Patrick Marshall answers your personal technology questions each week.
Q: I have a 10-year-old HP Pavilion running Windows 7. It is running fine (mostly) but I am considering upgrading to Windows 10 and replacing this machine. My question is: Should I wait until we know the chip makers have addressed the recently reported chip security vulnerability problem? How would I know if a machine has a chip with the fix?
— Chris Richards, Camano Island
A: I don’t recommend waiting for manufacturers to deliver a new generation of more secure CPUs that don’t have vulnerabilities such as the recently reported Spectre and Meltdown, which allow hackers direct access to data moving though the CPU chips.
First, you’ll gain far more in security by moving to a new machine with Windows 10 now. But also, CPU manufacturers are issuing firmware updates to block the vulnerabilities. So what you should do in any case is make sure to install any Windows updates and to check with HP for a CPU firmware update.
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The downside of the firmware updates, however, is that they can impact (negatively, of course) your computer’s performance, especially on a CPU-intensive task, such as decompressing files. Most users, however, probably won’t notice a slowdown at all.
Q: After a recent Windows 10 update, my default browser (IE) starts by itself, loading my homepage. I have searched for a setting to stop this from happening and can’t find anything. It’s not harmful, but it is annoying. I own the computer and the software … NOT Microsoft. What’s up?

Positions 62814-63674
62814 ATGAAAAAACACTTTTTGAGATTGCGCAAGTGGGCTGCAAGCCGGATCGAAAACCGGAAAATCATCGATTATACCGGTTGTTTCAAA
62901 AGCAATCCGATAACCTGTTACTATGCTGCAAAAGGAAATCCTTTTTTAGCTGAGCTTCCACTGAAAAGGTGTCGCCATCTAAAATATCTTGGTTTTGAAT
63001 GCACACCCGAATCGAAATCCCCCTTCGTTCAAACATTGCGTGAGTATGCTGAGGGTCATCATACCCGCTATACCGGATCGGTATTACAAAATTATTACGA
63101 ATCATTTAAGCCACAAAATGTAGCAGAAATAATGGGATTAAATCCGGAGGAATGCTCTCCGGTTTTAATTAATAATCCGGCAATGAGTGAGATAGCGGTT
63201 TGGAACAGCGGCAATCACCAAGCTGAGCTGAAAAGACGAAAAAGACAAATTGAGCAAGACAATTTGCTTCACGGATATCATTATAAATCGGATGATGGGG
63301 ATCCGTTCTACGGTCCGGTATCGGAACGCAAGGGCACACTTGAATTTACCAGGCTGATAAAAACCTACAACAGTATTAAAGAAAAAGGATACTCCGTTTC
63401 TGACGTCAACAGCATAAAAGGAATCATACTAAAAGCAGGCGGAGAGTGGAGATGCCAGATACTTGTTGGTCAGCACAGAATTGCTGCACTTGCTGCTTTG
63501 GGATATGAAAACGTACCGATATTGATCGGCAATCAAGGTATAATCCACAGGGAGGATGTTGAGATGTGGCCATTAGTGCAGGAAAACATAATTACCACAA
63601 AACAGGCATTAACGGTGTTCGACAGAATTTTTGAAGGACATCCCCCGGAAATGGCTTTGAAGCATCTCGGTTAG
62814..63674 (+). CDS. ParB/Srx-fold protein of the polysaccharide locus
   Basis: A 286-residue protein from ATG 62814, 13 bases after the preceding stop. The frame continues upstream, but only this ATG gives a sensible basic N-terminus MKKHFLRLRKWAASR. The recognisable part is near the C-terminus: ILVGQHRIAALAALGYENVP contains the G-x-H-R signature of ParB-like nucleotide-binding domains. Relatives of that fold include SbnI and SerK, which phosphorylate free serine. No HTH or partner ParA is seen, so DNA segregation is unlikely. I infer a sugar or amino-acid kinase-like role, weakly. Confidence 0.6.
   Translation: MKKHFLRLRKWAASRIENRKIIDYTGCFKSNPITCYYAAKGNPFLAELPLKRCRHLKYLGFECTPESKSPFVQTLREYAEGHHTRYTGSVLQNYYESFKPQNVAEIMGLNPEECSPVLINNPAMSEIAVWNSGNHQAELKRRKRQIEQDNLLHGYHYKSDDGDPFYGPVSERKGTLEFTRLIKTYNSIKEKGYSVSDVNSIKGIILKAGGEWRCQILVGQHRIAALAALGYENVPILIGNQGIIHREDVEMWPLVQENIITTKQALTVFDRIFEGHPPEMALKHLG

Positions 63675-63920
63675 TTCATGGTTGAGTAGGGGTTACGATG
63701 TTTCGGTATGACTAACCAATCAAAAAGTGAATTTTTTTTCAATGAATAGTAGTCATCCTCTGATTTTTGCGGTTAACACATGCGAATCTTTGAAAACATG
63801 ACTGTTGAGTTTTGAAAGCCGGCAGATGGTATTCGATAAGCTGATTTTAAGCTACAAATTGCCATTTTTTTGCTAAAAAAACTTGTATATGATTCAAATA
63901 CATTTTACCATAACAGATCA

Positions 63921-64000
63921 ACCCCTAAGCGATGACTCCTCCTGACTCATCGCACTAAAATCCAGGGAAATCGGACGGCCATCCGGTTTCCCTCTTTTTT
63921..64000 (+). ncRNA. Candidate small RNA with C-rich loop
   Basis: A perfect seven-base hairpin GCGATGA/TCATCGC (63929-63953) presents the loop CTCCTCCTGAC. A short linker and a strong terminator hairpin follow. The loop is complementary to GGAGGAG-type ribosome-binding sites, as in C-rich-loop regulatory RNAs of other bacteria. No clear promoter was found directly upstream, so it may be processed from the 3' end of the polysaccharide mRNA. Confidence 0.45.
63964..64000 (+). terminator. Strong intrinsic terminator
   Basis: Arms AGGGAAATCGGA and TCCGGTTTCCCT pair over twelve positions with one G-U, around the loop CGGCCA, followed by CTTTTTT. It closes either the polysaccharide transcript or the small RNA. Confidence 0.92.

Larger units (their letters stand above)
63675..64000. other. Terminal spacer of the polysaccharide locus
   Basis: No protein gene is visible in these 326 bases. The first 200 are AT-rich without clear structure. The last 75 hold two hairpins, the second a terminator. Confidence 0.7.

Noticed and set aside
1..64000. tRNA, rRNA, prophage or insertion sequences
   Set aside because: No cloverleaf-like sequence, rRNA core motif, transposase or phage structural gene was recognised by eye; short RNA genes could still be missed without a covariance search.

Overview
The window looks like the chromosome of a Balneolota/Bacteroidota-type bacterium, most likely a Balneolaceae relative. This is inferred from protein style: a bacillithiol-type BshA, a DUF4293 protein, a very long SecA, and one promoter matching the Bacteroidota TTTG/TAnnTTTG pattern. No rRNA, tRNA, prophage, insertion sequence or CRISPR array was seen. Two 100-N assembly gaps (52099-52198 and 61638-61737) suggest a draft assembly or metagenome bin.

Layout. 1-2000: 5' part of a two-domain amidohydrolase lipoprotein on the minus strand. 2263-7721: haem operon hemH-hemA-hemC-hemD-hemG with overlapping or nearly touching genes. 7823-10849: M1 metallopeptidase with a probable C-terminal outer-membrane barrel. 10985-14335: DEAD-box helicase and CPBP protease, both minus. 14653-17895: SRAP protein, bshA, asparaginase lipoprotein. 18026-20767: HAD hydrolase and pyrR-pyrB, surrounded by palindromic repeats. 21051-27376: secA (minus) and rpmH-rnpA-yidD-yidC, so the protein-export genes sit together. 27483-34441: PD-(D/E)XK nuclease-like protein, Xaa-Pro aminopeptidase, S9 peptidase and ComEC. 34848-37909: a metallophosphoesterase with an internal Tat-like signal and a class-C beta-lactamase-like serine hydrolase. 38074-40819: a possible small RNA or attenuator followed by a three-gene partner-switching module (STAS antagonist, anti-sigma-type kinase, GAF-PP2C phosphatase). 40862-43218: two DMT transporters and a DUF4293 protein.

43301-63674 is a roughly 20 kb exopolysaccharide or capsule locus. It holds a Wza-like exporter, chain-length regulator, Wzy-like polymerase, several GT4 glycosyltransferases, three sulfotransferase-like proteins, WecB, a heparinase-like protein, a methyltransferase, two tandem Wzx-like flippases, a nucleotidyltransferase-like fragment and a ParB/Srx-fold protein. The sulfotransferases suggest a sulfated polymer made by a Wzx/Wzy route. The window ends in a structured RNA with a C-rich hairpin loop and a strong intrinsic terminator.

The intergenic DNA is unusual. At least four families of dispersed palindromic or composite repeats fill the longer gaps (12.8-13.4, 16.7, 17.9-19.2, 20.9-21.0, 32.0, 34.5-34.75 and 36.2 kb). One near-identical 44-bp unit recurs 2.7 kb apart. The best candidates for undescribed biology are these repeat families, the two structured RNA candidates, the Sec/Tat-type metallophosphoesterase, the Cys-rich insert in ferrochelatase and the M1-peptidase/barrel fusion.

— Ed Wietecha, Sammamish
A: I hear you. Fortunately, this annoyance is easy to get rid of. Just right click in your system tray and launch Task Manager. Next, click on the Startup tab and locate Internet Explorer in the list of programs that are started when you boot Windows. Right click on the IE entry and then select Disable. From now on the only downside is that you’ll have to manually launch IE when you want to use it.
Q: I read with interest your recent column addressing Microsoft tech scams. I recently had a “security alert” pop-up, and it gave me a number to call. The person had a strong accent, so it was difficult to understand him, but I questioned whether he was really Microsoft or not. I went through steps he gave me to give him access and just before I took the last step I felt something was wrong so I told him I was going to do more research before giving someone access. He insisted he was with Microsoft.
I found the real Microsoft tech-support number online, and I had them check out the “security alert,” which in fact did not exist. They confirmed that the number I had called was indeed NOT Microsoft.
And since I had them on the line they spent considerable time with me fixing Outlook synchronization, at no cost.
— Sherry Hill, Tenino
A: Good move, Sherry. It’s a relief to hear that you dodged the scam. And it’s a further warning to others: Don’t call numbers that appear in pop-ups! Instead, look up the appropriate number to call on the company’s website. And don’t rely on a search engine to, say, search for “Microsoft support phone number.” You’ll find support services that look a lot like Microsoft but that aren’t. Instead, go to the Microsoft site and initiate a support request.